"We don't want a repeat of the situation at Christmas, when the family was under siege by press photographers."
Mrs Sheridan went on to claim that she and her daughter had been made to wait longer than was necessary for her husband to secure home leave from prison.
She said: "Myself and Gabrielle have been made to wait longer than most families would in this situation."
Mr Anwar said that, as Sheridan's solicitor, he had been in contact with the prison authorities about his clients' eligibility for home leave and transfer to an open prison, which took place more than four months after the former MSP was jailed.
He said that Sheridan had been informed of his temporary release by the governor of Castle Huntly prison.
Mr Anwar said: "We contacted the prison authorities to see if Mr Sheridan was eligible for a transfer. The decision (over the release] was made by the prison governor who informed Mr Sheridan.
"There have previously been suggestions from people who should know better that Mr Sheridan has received special treatment.
"The process Mr Sheridan is going through, which will see him released on home leave, is normal for non-violent offenders.
"On 20 July he will be free to go home and visit his family. His leave will be attached to a series of stringent conditions. Conditions for those on leave include that if they commit an offence while out that they could be returned to complete their full sentence in custody.
"This process of temporary release from an open prison is one that's used to assist prisoners in returning to normality.
"Tommy is not a violent criminal and is not a risk when it comes to re-offending.
"It took longer for Tommy to be shifted to an open prison than we'd expected and it was longer than we expected before he was granted home leave."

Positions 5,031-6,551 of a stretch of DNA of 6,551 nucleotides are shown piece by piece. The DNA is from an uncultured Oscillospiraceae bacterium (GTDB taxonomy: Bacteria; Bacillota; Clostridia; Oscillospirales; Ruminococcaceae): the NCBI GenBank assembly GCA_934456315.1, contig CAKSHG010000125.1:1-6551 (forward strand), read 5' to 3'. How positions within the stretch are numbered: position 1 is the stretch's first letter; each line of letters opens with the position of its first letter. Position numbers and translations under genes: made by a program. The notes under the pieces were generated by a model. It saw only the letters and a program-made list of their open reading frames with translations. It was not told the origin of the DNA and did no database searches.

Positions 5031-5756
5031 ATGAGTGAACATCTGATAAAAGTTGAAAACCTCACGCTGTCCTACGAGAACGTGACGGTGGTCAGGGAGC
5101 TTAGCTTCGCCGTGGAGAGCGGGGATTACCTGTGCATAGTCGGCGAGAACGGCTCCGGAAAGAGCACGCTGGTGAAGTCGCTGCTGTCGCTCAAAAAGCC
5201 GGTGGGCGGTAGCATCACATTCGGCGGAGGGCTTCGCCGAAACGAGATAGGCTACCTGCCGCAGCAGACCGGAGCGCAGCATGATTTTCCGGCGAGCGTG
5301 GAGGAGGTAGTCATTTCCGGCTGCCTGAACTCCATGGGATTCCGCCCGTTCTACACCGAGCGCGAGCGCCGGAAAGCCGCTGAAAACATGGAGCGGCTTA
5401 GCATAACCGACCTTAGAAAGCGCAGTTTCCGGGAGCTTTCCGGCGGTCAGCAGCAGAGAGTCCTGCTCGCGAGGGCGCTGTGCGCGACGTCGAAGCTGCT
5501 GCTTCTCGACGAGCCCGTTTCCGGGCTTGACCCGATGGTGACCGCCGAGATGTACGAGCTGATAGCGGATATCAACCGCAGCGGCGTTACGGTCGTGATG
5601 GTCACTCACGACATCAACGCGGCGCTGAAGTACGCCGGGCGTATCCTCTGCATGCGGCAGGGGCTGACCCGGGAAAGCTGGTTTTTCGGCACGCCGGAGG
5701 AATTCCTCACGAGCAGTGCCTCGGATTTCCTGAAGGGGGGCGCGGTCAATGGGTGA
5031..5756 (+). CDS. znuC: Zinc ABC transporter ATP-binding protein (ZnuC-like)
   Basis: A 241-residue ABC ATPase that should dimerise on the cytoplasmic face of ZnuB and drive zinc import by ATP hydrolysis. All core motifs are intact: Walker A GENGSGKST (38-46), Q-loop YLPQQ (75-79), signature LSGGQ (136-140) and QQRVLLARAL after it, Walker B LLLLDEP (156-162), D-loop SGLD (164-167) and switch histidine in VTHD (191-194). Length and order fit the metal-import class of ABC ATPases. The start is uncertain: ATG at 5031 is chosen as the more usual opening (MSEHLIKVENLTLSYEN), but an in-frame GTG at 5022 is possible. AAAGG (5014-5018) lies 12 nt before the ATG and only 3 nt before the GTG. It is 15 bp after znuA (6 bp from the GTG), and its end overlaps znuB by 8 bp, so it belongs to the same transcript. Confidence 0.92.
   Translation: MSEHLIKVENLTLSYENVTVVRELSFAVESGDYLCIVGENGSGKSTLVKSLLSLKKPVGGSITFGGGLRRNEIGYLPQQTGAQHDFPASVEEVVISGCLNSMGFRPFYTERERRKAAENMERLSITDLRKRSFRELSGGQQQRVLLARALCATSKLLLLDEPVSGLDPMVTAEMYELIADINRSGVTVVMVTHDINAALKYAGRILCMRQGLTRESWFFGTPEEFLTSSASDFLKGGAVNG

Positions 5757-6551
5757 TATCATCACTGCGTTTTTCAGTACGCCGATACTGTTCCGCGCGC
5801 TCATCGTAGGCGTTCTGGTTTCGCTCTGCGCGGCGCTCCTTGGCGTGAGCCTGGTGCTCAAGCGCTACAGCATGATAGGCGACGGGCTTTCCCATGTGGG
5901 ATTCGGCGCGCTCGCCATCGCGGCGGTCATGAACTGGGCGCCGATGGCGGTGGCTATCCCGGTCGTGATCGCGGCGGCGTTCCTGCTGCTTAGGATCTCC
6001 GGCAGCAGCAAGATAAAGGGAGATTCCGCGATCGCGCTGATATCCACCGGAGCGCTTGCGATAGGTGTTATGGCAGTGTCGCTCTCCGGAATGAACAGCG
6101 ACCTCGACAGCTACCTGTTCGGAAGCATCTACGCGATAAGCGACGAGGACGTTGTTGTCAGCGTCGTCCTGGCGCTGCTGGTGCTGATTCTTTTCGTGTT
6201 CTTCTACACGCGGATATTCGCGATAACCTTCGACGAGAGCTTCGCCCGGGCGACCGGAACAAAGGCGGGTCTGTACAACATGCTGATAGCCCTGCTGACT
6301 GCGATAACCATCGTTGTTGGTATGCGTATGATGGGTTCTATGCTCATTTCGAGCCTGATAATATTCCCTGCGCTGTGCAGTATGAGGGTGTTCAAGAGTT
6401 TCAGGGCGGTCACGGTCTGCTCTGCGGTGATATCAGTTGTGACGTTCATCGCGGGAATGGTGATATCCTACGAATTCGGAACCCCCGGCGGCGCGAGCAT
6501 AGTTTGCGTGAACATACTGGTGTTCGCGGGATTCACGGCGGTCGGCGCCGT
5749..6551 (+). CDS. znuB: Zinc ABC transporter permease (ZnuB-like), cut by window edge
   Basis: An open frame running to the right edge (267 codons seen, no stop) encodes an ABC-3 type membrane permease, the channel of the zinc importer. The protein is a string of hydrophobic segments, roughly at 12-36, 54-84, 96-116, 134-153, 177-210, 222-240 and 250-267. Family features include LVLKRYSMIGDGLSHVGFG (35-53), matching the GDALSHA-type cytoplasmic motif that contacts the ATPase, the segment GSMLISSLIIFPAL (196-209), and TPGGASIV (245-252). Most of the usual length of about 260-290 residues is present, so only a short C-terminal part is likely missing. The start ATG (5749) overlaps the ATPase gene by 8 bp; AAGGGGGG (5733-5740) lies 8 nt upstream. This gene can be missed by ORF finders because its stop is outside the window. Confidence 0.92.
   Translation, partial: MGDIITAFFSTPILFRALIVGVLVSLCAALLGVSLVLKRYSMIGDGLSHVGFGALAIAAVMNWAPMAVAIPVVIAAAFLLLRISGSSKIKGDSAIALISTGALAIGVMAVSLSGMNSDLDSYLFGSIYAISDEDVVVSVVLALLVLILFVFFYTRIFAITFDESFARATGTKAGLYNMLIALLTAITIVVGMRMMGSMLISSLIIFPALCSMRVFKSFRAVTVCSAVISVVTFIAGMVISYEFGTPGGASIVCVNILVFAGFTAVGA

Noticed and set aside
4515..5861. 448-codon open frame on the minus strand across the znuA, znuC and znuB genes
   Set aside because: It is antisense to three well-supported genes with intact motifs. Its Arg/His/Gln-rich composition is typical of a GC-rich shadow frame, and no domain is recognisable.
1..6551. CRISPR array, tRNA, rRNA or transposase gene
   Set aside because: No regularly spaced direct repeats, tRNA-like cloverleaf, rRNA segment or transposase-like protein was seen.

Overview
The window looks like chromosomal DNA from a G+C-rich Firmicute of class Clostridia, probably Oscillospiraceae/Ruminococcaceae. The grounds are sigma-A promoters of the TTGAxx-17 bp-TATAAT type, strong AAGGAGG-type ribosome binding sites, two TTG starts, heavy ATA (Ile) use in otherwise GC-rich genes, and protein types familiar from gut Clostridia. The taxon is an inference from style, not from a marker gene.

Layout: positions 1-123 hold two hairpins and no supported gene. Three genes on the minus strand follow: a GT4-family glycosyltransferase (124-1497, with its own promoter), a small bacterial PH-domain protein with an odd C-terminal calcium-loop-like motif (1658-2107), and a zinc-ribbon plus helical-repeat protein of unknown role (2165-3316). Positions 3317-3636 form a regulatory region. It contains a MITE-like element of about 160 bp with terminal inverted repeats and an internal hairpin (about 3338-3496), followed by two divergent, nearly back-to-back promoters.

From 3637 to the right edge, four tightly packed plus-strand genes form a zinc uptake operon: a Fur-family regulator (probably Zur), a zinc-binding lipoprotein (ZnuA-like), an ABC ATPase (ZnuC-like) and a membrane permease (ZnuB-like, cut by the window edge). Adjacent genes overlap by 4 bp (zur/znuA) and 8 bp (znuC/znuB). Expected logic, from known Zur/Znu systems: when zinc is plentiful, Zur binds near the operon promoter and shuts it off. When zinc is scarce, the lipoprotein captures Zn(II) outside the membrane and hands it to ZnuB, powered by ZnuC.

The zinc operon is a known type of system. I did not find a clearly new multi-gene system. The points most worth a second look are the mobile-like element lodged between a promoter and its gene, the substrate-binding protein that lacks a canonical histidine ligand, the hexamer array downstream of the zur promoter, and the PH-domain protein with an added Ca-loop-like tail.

Mr Anwar went on to back Mrs Sheridan's demand to be "left alone" during her husband's time away from prison.
He said: "There has been enough victimisation of Mr Sheridan and his family. Mr Sheridan now just wants to get on with his life."
The Scotsman previously revealed that key e-mails at the heart of the Sheridan perjury case that were said to have been lost in India have been found at a warehouse in London. Labour MP Watson wrote to Strathclyde Police demanding an investigation into whether the jury was "misled", after Mr Bird gave evidence at the trial that e-mails sent about the newspaper's investigation into the former Glasgow MSP had been "shipped to Mumbai".
The UK Information Commissioner has ruled that the e-mails were not lost in India, as Mr Bird had claimed, and that there were "continuing concerns" about some evidence.
Sheridan's legal team had demanded sight of the e-mails sent between the Scottish News of the World and private investigator Glenn Mulcaire, jailed in 2007 for hacking into the phones of prominent people and selling the information to the newspaper.
Labour MP Jim Sheridan yesterday said that there was a "valid case for taking another look" at the Sheridan case. He said: "I have leant that there is anecdotal evidence that e-mails have now come to light that may have been used in the trial. For me this is not about the individual but rather it's a matter of principal and that justice prevails.
"The question has to be asked, was the jury given full access to all information available? Especially as it was a tied verdict and it could have influenced the final decision. There seems to be a seam of inappropriate activity running through the entire News International organisation and given the time and those involved in both the phone hacking case and the Tommy Sheridan trial, there could be a valid case for taking another look at Mr Sheridan's trial."